Ask the Winemakers: Barbera & Malbec – Next Steps

Here’s the numbers.  What are the next steps?  Can you help SHW member Roger?  Post a comment below.

BARBERA:
A local winery I’ve done some work for gave approximately 75 pounds of Barbera grapes this last weekend. My readings are: Brix 28, pH 5.3, TA .95. I added 1/2 tsp SO2. Any suggestions?

MALBEC:
Racked the Malbec this last weekend. My Brix seem to be reading at less than zero. Does that make sense? pH 5.0, TA .75 What should I be doing as we move forward?

 

Share and Enjoy:
  • Twitter
  • Facebook
  • LinkedIn
  • Google Bookmarks
  • email
  • Print
  • RSS
This entry was posted in Winemaking Help. Bookmark the permalink.

5 Responses to Ask the Winemakers: Barbera & Malbec – Next Steps

  1. Fernando Berton says:

    On the Barbera – you may want to do the following:

    1) Add water to reduce the brix from 28 to whatever you desire. The 28 brix will give you close to 17% alcohol depending on what conversion factor you use. As fermentation proceeds, the high alcohol could be toxic to the yeast depending on the strain.

    2) If you decide to add water, check the pH again to see if it went down as well. If you still need to adjust the pH, use tartaric acid so your pH drops to about 3.5 which is a more favorable environment for the yeast to ferment. Using Tartaric Acid will accomplish that. The amount of tartaric acid will depend on your estimated volume of must.

    3) Regarding the TA, I assume it’s 0.95% or 9.5 grams/liter. You can always adjust the TA after fermentation for the mouthfeel of the wine, which is what TA will affect.

    On the Malbec, since you said you racked the wine that means it’s been fermented so a brix of zero would make total sense. That means all the sugar has been converted to alcohol. You will want to adjust the pH of the wine because the amount of SO2 you add is a function of the pH, current free SO2 level, and volume. A high pH of 5.0 would require way too much SO2 to protect your wine and you would probably smell/taste the SO2 in the wine

  2. Don Koehler says:

    Roger,
    For the barbera, you have some classic foothill numbers, high acid, low pH, overripeness, waiting for the acid to go down. You can add yeast and proper nutrients, Go Ferm and Fermaid K and go with it now. Use a yeast that tolerates high brix and alcohol. Use 1.5 times the regular amount of yeast to deal with the high brix. One step some people use is to water back to help fermentation happen. Adjust the brix down from 28 to 26 or 25 by adding distilled water. Although acid additions are usually suggested for the added water, that would not seem to be needed here given your high acid already.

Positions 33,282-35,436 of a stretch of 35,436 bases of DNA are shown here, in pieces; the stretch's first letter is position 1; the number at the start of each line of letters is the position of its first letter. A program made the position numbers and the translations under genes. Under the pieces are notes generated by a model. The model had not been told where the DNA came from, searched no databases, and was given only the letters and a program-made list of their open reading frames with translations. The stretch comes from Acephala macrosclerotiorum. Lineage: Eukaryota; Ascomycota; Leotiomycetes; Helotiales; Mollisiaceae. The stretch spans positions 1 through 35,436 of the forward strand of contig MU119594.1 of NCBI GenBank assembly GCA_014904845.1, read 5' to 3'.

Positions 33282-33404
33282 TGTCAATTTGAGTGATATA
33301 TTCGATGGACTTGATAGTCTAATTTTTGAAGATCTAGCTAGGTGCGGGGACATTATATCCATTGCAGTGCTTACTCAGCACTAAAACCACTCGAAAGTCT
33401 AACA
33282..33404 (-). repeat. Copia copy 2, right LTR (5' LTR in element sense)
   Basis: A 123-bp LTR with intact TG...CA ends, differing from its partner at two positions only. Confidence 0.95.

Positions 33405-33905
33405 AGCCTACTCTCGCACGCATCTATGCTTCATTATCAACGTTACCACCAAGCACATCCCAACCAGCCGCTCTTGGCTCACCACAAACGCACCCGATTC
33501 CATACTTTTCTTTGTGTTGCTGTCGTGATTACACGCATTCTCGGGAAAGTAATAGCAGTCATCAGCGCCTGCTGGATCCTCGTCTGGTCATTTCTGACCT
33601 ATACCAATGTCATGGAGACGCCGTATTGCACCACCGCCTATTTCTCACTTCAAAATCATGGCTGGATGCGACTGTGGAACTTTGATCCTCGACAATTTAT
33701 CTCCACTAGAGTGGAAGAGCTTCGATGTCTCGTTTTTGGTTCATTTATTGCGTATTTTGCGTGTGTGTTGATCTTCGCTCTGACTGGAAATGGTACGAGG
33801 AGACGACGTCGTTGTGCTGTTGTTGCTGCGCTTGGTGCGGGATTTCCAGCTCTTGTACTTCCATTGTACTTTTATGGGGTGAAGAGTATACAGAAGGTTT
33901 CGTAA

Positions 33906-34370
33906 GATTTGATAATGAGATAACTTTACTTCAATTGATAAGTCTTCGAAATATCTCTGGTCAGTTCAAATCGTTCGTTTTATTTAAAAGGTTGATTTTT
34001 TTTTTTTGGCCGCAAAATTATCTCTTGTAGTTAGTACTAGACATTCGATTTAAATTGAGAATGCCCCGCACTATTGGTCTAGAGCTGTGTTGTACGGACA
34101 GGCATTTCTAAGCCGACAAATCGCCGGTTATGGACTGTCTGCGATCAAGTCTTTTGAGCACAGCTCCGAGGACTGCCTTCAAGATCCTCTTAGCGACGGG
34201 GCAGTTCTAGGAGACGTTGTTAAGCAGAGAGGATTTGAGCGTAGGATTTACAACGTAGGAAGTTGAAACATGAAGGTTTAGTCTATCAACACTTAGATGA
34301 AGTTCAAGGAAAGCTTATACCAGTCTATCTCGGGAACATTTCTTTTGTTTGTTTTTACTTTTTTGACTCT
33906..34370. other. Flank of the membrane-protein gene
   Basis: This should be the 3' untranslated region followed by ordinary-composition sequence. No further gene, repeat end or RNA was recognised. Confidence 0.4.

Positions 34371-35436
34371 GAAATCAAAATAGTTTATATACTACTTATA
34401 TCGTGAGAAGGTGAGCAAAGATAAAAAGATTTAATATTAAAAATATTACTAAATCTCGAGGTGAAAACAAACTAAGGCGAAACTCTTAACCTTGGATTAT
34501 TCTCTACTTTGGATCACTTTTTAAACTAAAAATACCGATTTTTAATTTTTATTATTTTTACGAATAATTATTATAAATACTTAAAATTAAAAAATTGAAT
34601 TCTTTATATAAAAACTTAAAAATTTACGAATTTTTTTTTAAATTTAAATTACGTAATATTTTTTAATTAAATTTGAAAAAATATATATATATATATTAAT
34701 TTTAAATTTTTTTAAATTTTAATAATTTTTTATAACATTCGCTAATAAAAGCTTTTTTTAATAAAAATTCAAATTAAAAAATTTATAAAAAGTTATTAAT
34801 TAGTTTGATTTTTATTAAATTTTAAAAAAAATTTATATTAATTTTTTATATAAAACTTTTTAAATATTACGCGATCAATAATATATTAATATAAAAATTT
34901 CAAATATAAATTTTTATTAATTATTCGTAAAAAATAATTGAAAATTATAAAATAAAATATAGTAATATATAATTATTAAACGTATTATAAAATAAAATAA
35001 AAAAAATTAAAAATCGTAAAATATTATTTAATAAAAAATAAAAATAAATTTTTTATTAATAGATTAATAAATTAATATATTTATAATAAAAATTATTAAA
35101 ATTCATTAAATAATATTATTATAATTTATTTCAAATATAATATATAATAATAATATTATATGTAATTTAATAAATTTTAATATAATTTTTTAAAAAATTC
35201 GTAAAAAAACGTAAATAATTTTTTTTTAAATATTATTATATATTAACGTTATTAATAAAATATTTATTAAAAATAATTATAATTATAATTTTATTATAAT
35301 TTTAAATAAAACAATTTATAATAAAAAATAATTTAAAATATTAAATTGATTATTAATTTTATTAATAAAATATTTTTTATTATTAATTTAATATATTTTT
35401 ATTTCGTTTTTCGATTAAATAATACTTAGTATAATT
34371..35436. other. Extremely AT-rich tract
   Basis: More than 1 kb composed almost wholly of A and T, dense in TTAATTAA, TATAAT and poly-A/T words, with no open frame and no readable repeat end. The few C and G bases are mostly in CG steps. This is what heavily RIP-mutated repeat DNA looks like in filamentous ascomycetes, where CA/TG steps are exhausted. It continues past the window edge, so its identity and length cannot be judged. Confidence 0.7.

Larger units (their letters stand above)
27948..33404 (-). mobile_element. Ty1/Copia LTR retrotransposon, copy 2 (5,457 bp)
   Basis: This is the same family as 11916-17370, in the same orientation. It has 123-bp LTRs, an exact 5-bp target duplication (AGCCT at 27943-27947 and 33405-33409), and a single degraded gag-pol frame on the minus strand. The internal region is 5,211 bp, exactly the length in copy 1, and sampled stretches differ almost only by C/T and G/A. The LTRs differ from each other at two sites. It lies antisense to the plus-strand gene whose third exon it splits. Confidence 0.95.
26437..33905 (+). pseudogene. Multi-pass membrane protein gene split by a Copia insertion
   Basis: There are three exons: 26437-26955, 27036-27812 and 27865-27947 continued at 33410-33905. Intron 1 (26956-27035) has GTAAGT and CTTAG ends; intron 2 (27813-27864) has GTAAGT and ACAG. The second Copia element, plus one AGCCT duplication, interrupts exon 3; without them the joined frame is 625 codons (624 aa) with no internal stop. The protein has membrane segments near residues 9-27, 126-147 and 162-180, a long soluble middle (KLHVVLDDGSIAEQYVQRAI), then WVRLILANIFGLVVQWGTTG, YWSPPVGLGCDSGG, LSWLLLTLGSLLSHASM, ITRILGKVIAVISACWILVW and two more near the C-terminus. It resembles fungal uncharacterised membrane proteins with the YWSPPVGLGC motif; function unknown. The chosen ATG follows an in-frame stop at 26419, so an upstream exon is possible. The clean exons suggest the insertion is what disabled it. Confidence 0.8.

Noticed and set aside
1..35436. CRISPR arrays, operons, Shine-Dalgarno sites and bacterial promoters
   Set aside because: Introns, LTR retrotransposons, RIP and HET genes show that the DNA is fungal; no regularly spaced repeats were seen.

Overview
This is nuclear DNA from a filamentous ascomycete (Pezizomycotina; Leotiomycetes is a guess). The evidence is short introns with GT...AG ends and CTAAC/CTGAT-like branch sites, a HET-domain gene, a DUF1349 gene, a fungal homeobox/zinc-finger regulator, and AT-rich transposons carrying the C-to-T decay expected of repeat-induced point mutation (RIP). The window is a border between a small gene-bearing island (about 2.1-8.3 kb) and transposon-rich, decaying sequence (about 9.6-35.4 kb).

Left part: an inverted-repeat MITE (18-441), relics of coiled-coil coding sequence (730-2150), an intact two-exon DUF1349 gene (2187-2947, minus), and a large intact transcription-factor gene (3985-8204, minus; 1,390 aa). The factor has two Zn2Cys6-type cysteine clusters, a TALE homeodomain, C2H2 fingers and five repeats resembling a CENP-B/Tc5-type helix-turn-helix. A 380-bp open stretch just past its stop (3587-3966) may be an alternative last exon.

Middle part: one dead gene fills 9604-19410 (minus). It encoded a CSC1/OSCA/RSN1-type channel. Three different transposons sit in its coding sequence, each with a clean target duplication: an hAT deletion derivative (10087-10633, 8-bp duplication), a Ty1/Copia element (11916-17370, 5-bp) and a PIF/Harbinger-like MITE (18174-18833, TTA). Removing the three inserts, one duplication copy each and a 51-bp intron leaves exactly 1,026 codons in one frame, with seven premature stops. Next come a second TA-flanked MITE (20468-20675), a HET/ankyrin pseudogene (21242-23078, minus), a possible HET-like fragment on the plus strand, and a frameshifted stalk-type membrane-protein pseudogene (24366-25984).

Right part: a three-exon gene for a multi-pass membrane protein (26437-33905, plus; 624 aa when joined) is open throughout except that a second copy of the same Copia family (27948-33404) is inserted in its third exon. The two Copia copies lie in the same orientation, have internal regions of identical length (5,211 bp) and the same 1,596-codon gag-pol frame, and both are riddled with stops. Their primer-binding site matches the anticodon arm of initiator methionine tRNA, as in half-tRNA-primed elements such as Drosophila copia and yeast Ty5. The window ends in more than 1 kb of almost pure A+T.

Malbec: A brix below 0.0 is not unusual. A totally dry wine should read about -2.5 brix, since the alcohol generated is less dense than the water. Your TA is fine. Your pH looks like a typo. I have never seen or heard of a pH that high in wine. Standardize your pH meter and take another reading.
    Good luck, Don Koehler

  3. Al Piccardo says:

    Maybe you can find someone with a low PH, blend your 5.0 PH with a 2.5. Would get you a 3.7 ph. I have a zinfandel 2017 at 2.85 ph. I can give you about 2.5 gallons or 3 gallons to blend. If you blend about 2.5 gallons of your Barbera with 3 gallons of my Zinfandel you should’ve close to a 3.5 target Ph. Give it a try.

  4. Don Koehler says:

    Roger, I misread your barbera pH as 3.5 instead of 5.3 in my previous response. I still do not see how you are getting that kind of pH reading. I would be very careful about adding tartaric acid to reduce the pH in either wine, especially where the barbera already has a lot of acid.
    Don Koehler

  5. It is hard to believe that a wine would be at a pH of 5.3. I would send a sample to Lodi Wine Labs for analysis. When wine is above a pH of 3.8, adding more tartaric acid will make the pH go up instead of down. This is due to high potassium in the grapes.

    If you send a 50ml sample to the Lodi Wine Lab they will send via email a complete report from a breakdown of the types of sugars to YAN, 10 items. Cost $40.

Leave a Reply

Your email address will not be published. Required fields are marked *